Professor Mark Hudson (Ph.D. Sociology) speaks about climate change at X-Cues Cafe and Lounge on October 16th, 2019./NICK JOHNSTON

Professor Mark Hudson speaks about our grim future with climate change.

By Nick Johnston

Climate change is happening and it’s affecting not only the environment, but also people’s mental health.

Professor Mark Hudson, Ph.D. in Sociology, said Winnipeg should be preparing for future environmental loss during the From Climate Crisis to Better Future event hosted by X-Cues Café & Lounge on October 16, 2019.

Hudson is a professor at the University of Manitoba and is one of many taking part in a series of public environmental lectures provided by the Canadian Centre for Policy Alternatives.

Hudson said it is too late for any reversal effect on climate change.

Business Administration student Kassandra Hulls, 26, sits in Red River College’s library with a book combining her two favourite subjects, business and environmental studies. /NICK JOHNSTON

Kassandra Hulls, a Business Administration student at Red River College, said she wonders if Winnipeg’s “freak weather”, which has been even more unpredictable than usual, is a result of climate change.

“It was hard to travel to school but now, the snow is gone and it’s perfectly fine,” said Hulls.

“We are already seeing negative weather effects from a changed climate,” said Hudson. “We can’t demand a world that’s not warmed, we missed the boat.”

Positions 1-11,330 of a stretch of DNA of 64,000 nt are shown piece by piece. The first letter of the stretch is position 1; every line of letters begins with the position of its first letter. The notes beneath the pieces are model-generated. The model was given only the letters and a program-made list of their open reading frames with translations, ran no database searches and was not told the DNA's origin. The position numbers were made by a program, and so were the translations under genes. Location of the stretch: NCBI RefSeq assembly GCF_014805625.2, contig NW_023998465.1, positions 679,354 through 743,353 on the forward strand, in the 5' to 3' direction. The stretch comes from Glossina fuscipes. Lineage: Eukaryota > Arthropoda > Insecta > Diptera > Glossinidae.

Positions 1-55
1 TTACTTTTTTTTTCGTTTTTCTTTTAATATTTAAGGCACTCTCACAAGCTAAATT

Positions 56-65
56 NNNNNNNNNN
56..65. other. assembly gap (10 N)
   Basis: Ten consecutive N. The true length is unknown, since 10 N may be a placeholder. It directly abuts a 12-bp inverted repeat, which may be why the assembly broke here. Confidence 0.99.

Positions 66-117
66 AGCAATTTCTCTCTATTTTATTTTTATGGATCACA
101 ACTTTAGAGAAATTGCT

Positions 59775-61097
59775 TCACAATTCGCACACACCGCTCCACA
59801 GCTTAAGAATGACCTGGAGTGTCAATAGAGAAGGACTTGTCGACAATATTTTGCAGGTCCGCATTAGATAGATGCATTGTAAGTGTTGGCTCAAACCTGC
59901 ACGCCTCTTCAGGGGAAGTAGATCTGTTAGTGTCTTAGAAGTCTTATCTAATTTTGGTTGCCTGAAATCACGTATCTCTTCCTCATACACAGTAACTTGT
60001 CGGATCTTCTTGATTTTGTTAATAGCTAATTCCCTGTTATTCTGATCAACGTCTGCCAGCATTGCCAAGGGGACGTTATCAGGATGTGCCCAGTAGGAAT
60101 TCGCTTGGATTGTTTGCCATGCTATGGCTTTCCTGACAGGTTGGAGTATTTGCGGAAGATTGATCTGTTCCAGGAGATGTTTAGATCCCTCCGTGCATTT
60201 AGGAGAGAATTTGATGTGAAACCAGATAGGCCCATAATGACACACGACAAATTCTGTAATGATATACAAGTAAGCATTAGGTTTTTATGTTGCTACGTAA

Hudson said these seminars are also giving Winnipeggers a relaxed social setting for climate discussion and said he believes it is cathartic for those who attend.

“It’s always going to involve loss and we see all sorts of signs of this happening to people, manifesting into anxiety, depression and people not wanting kids because of climate change,” said Hudson.

Stefanie Infantino, 25, lounges at a table in X-Cues Cafe and Lounge before the seminar begins. /NICK JOHNSTON

Most of the people at Hudson’s talk were younger. Activist Stefanie Infantino, 25, attended Hudson’s lecture. She also participated in the climate strike on Sep. 17, 2019.

“It makes me sad seeing all the trees that have fallen since the storm last Friday,” said Infantino. “It makes me think of my own children that I will eventually have.”

Hudson said part of “imagining a better future” is asking difficult questions: “What are we facing losing? What can’t we demand anymore?”

For more information about these events, visit